The City of Vancouver is considering hosting virtual hearings to deal with rezoning applications for housing projects, as a growing list of public events are cancelled in response to the health threat posed by COVID-19.
Inspections and enforcement, such as fire, development, buildings and licensing, are continuing, but in keeping with directives from the provincial health officer, the city is cancelling or postponing all in-person community engagement activities, including open houses, between now and May 30. It’s also implementing appointment-based services for development permit applications, as well as working to implement digital solutions such as video conferencing for applicants to meet with staff.
“We are deciding whether or not to carry on virtual public hearings, so we can continue to approve rezonings and those types of things... those decisions are being made,” Mayor Kennedy Stewart also explained at a noon press conference March 18.
Deputy city manager Paul Mochrie added that even though the city is closing its service counters at the development services centre and the engineering services centre, staff understand the economic impact associated with the development industry.
“Our staff are doing everything that they can to keep the approval processes going, including looking at our inspections, where we can conduct inspections in a manner that maintains appropriate social distancing,” he said.
“It's an evolving situation but, again, we are doing what we can to maintain the city part of the approvals process.”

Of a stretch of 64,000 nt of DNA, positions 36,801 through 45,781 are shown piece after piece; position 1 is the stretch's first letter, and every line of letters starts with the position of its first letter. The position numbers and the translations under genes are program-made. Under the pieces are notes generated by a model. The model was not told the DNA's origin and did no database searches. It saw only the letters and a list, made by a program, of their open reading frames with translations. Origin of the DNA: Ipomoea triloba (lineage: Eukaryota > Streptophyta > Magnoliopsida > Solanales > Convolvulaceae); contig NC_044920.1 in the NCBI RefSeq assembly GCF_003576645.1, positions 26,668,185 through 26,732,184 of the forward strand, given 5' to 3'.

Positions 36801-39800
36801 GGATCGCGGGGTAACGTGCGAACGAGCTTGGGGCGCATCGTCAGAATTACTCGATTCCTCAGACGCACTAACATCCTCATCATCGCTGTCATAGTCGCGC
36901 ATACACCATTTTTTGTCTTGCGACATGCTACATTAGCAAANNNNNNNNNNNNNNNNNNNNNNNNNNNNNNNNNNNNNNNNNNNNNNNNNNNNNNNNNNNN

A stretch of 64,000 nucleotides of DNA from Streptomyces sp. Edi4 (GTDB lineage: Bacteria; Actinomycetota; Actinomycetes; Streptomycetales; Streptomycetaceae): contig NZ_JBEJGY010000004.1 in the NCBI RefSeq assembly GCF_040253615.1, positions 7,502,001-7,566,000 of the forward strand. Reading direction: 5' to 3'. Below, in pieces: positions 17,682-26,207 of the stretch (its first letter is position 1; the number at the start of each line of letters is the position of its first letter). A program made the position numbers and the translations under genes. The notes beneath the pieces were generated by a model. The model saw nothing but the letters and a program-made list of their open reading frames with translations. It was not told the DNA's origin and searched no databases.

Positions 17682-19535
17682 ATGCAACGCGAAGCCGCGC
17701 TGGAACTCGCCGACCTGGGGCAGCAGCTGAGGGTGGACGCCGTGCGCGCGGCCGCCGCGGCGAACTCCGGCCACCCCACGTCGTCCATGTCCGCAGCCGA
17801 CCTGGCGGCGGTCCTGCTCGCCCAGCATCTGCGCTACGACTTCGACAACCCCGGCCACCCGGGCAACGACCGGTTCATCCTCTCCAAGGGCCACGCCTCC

Council already plans to hold a virtual meeting Thursday morning (March 19) when council will vote on the declaration of a local state of emergency, the implementation of emergency powers and amending the 2020 community service grants approvals to encompass COVID-19 response.
Stewart said the city is working to help Vancouver’s most vulnerable populations, and trying to keep the virus out of those communities.
Meanwhile, he’s calling on the province to ban evictions and help people pay rent if needed. He said the Vancouver Rent Bank has been overwhelmed with requests and the city needs provincial help.
“And, finally, if you're a worker who happens to own your home, I want to make sure that the province expands the residential tax deferment program to cover more households, young seniors and families with children. Let me reiterate this, no one should lose their home or become homeless as a result of this pandemic,” he said Wednesday, adding he also wants help mitigating the impacts of COVID-19 on the local economy, especially small businesses.
“The federal government has already announced some measures of support, like lines of credit, but we need more. That's why I'm calling on the provincial government to expand the property tax deferral program to provide relief for small businesses and nonprofits. This is a quick first step we can take now as we continue to explore all options to support our local economy in the months ahead.”
On Wednesday, the B.C. provincial government also declared a state of emergency to help with the response to coronavirus on the recommendation of health and emergency management officials.